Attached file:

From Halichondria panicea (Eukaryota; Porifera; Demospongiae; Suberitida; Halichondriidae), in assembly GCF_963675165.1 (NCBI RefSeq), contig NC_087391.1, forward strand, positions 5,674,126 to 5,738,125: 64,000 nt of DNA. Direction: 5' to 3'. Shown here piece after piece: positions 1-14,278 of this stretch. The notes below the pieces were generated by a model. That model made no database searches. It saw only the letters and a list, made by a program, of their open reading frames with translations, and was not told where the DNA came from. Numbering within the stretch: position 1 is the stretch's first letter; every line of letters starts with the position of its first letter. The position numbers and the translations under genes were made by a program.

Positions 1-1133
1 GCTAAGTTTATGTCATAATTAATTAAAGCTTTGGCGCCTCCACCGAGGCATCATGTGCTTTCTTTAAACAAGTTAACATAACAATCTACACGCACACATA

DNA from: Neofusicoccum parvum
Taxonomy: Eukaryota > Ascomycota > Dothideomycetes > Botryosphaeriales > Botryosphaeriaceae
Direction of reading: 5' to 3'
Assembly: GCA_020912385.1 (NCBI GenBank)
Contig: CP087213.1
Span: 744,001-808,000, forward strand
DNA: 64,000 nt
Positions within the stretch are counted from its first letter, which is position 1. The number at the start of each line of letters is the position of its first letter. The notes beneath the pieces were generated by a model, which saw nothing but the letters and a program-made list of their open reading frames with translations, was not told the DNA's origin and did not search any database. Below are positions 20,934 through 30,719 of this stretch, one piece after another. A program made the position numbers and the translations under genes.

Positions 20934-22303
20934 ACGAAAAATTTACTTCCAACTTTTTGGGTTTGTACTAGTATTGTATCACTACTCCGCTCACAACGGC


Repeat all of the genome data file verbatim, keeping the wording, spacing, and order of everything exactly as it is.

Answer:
From Halichondria panicea (Eukaryota; Porifera; Demospongiae; Suberitida; Halichondriidae), in assembly GCF_963675165.1 (NCBI RefSeq), contig NC_087391.1, forward strand, positions 5,674,126 to 5,738,125: 64,000 nt of DNA. Direction: 5' to 3'. Shown here piece after piece: positions 1-14,278 of this stretch. The notes below the pieces were generated by a model. That model made no database searches. It saw only the letters and a list, made by a program, of their open reading frames with translations, and was not told where the DNA came from. Numbering within the stretch: position 1 is the stretch's first letter; every line of letters starts with the position of its first letter. The position numbers and the translations under genes were made by a program.

Positions 1-1133
1 GCTAAGTTTATGTCATAATTAATTAAAGCTTTGGCGCCTCCACCGAGGCATCATGTGCTTTCTTTAAACAAGTTAACATAACAATCTACACGCACACATA

DNA from: Neofusicoccum parvum
Taxonomy: Eukaryota > Ascomycota > Dothideomycetes > Botryosphaeriales > Botryosphaeriaceae
Direction of reading: 5' to 3'
Assembly: GCA_020912385.1 (NCBI GenBank)
Contig: CP087213.1
Span: 744,001-808,000, forward strand
DNA: 64,000 nt
Positions within the stretch are counted from its first letter, which is position 1. The number at the start of each line of letters is the position of its first letter. The notes beneath the pieces were generated by a model, which saw nothing but the letters and a program-made list of their open reading frames with translations, was not told the DNA's origin and did not search any database. Below are positions 20,934 through 30,719 of this stretch, one piece after another. A program made the position numbers and the translations under genes.

Positions 20934-22303
20934 ACGAAAAATTTACTTCCAACTTTTTGGGTTTGTACTAGTATTGTATCACTACTCCGCTCACAACGGC